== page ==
EL SEGUNDO, Calif. — Kobe Bryant realizes the challenges facing him and the Los Angeles Lakers this season.
As much as Bryant previously faced obstacles head-on and with grit exceeded by no current NBA player, the upcoming season presents one of the greatest challenges of his distinguished career.
Bryant was the center of attention Monday, addressing a large group of writers and broadcasters during a 10-minute session at the Lakers’ media day at the club’s headquarters.
The 36-year-old veteran held court on a variety of topics, his health and expectations for himself and the Lakers foremost among them.
“It was really a tough injury, I’m not going to lie,” Bryant said of the left knee fracture that sidelined him for 76 games last season. “Lot of things go through your mind when something like that happens. I just went on my grind and just kind of chipped away at it day-by-day, and I feel pretty good as a result.
“Our philosophy is to get better every day. I think when that happens, the results will come. I think proving people wrong will come, but our focus must be on ourselves. It’s a mixture of excitement, a mixture of a little nervousness, a little rage. It’s a mixture of a lot of things.”
Bryant will be counted on to lead a new mix of Lakers, who are coming off their worst season, 27-55, since the club moved to Los Angeles in 1960. Forward Carlos Boozer, point guard Jeremy Lin and rookie forward Julius Randle are among the new additions expected to improve on last season’s run of mediocrity. Getting point guard Steve Nash healthy wouldn’t hurt matters either.
“Our mission is just to get better every single day,” Bryant said. “Paying attention to the details. I figure if we do that, everything else will take care of itself. I think the motivator, at an individual level, (it) must start. So every individual must feel like they are maximizing their potential, and then maximizing their potential within the collective group. That’s gonna be a process.”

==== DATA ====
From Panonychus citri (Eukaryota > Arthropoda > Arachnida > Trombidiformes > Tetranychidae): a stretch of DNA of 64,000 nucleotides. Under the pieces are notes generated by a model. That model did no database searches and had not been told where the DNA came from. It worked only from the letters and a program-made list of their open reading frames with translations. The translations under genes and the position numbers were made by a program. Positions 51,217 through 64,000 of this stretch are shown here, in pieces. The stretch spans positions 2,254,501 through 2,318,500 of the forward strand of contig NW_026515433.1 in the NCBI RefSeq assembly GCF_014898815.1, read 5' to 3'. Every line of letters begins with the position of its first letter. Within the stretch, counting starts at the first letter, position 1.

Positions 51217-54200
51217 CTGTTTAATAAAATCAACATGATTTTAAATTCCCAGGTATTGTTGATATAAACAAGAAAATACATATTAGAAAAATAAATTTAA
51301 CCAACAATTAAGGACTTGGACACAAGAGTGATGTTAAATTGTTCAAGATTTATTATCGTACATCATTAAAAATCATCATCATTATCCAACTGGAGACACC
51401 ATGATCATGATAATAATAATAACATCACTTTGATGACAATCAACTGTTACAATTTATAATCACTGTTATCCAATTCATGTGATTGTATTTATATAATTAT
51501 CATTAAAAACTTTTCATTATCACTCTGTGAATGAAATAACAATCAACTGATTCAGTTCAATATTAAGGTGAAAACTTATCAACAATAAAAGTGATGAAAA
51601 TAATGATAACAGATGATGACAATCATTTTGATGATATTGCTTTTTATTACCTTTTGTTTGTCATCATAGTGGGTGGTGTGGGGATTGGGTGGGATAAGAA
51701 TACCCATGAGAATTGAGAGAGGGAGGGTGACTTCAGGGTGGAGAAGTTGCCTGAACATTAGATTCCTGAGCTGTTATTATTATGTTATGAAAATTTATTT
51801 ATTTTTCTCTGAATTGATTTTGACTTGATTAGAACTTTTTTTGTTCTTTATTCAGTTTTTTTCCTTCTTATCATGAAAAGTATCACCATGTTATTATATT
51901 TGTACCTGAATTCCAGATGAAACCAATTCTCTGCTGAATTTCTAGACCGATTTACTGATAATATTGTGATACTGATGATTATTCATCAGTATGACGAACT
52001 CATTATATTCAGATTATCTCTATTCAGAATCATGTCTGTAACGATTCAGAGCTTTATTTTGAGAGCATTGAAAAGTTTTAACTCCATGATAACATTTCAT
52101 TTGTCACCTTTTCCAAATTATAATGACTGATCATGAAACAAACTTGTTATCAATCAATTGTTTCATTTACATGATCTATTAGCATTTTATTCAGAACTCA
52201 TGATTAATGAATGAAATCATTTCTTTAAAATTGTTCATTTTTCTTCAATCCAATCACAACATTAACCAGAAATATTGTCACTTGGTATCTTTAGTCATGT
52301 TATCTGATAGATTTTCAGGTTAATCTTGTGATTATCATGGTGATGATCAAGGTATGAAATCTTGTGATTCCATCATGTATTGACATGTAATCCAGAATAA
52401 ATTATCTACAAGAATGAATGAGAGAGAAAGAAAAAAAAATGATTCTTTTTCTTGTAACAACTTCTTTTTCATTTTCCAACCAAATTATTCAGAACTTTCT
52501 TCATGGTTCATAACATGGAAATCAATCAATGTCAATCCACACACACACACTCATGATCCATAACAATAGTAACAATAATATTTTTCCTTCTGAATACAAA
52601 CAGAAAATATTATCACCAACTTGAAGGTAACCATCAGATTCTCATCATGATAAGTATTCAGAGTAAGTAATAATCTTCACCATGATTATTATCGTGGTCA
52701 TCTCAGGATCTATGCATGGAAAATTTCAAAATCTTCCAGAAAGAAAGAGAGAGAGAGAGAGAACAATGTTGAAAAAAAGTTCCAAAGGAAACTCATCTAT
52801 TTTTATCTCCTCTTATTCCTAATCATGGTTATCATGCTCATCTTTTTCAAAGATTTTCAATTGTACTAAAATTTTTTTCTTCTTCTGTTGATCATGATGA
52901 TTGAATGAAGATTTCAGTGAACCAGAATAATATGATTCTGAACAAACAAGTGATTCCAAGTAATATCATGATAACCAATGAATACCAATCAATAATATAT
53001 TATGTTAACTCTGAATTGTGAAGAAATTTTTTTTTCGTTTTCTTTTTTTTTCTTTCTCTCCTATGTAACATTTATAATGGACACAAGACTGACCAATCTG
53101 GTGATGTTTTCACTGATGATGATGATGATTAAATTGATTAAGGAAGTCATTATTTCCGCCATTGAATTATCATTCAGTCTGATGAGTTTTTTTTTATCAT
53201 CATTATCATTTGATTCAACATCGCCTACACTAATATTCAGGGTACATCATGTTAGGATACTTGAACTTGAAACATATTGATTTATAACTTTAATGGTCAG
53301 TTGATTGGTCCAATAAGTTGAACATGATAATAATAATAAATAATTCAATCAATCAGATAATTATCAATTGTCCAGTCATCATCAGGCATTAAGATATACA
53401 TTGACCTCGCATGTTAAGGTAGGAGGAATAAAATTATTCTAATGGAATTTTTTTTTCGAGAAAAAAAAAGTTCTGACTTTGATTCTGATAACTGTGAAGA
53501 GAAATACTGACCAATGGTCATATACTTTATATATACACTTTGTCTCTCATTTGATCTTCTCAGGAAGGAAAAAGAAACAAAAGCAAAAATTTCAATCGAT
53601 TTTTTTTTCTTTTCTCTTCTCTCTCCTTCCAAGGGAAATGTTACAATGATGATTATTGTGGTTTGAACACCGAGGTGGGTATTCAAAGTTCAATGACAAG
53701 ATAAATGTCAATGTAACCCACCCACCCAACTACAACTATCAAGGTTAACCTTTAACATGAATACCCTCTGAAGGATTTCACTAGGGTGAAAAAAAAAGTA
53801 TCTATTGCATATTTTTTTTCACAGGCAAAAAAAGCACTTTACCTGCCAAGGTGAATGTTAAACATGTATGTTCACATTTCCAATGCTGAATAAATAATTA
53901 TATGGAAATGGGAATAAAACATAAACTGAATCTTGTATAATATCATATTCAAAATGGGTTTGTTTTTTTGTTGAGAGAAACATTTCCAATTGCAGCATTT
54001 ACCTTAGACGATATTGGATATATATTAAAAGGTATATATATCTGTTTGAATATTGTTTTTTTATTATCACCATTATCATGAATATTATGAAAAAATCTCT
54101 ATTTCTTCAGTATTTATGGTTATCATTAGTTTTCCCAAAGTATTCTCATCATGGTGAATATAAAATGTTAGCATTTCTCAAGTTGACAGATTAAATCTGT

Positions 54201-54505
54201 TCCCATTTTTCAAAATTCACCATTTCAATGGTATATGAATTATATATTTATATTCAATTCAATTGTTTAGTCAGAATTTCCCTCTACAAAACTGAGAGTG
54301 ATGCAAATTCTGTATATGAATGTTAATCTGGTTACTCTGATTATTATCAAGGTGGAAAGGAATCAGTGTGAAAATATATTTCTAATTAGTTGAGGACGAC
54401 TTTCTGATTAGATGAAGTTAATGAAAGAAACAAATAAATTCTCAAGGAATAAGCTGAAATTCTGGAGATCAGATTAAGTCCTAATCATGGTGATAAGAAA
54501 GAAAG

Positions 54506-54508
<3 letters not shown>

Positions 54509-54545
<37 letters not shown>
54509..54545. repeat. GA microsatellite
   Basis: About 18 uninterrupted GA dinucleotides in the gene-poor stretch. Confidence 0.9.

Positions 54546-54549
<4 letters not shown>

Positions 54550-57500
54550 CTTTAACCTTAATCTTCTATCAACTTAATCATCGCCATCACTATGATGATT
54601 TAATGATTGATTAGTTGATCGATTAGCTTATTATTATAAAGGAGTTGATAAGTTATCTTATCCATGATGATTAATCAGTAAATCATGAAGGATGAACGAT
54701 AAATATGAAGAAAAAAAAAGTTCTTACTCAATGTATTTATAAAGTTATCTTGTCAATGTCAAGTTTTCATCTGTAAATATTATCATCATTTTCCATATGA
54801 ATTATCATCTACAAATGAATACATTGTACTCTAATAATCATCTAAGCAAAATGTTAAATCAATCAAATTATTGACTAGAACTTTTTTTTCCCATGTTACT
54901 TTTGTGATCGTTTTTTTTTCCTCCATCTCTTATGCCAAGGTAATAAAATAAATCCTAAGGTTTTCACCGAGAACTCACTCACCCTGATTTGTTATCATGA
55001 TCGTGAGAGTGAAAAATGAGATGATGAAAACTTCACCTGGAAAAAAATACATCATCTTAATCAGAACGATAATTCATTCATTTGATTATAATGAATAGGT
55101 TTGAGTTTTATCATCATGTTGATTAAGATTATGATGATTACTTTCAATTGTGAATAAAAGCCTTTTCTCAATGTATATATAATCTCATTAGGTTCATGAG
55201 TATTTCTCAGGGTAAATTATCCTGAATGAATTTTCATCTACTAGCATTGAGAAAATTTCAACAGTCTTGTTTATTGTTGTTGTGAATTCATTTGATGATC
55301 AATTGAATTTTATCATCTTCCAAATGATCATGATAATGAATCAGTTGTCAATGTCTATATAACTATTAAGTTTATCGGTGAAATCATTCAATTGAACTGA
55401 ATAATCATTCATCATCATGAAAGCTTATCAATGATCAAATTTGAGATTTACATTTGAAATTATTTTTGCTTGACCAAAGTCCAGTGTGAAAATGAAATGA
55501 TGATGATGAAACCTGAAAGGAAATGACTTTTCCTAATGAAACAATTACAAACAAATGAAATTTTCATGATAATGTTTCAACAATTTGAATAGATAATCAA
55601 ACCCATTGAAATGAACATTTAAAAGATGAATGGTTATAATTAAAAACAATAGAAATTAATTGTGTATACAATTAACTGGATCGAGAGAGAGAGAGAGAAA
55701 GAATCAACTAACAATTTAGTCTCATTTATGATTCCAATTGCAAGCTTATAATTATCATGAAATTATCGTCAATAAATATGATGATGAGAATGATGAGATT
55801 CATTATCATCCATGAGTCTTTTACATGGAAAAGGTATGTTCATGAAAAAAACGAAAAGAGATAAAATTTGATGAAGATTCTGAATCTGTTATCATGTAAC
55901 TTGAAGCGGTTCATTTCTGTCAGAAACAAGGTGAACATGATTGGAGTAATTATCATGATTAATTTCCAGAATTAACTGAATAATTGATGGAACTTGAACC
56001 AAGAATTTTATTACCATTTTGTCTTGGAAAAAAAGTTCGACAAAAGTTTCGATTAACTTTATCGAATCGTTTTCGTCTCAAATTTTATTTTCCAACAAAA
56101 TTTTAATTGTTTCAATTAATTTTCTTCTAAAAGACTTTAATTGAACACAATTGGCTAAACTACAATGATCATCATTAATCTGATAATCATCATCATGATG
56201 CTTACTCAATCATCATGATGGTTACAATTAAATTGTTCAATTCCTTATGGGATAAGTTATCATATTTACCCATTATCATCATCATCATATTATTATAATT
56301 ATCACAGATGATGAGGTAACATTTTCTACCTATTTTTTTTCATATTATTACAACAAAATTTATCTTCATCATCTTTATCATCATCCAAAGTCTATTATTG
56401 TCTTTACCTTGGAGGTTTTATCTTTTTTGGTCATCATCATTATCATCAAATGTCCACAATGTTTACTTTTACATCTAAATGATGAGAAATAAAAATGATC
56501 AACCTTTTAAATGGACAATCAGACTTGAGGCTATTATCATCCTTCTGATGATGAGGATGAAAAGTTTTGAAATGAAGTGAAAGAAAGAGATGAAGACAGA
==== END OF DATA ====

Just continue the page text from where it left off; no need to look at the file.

Bryant dismissed questions about whether he can still be the same player he was before injuries ended his last two seasons early.
“Whether I am or not, it doesn’t really matter to me. It’s where we go as a squad,” said Bryant, who has a career average of 25.5 points per game. “Offensively, I’m going to be fine, no matter what. I think defense and rebounding is where we really need to focus. I’ll be looking forward to how I move my feet defensively, staying in front of guys, chasing guys off of picks. Things like that.
“I think instinctively, we’ll all gravitate to what we do best on the basketball court, but our primary focus is to be great defensively. Trying to get better at it every single night. Personally, that’s really the biggest challenge because offensively I can always dictate what I’m going to do. Defensively, it’s reacting. That’s a challenge that I really haven’t had to deal with this summer. So, I’m looking forward to seeing that.”
On playing in his 19th season, Bryant said, “I see a lot of karma. Nineteen years coming in, you know what to expect. Actually, I didn’t know what to expect because I didn’t know when I would be able to come back and play. There were a lot of questions. Every day is kind of process in trying to figure out what you can and can’t do. Now there are a lot of questions, but they don’t center around health.”
New Lakers coach Byron Scott said he was blown away by Bryant’s recent workouts, in particular a pick-up game with teammates.
“He did better than I expected,” Scott said. “I know he hadn’t played ball in a long time. Even when he got out there, he said this was the first time I’ve played in what feels like a year. The way he played that day, I was shocked.
“Just the way he moved, the way he shot the ball, the way he posted up, rebounded, the way he passed it. He just played like he had been playing all summer long.”
“He’s on another level,” said the rookie out of the University of Kentucky. “He looked good. He played pick-up with us the other day. He looked amazing. Just how he’s moving, his conditioning and everything, it seems like it’s great, but also he’s just Kobe. Looks like he hasn’t lost a step. Can’t guard him. He just looks like Kobe.”
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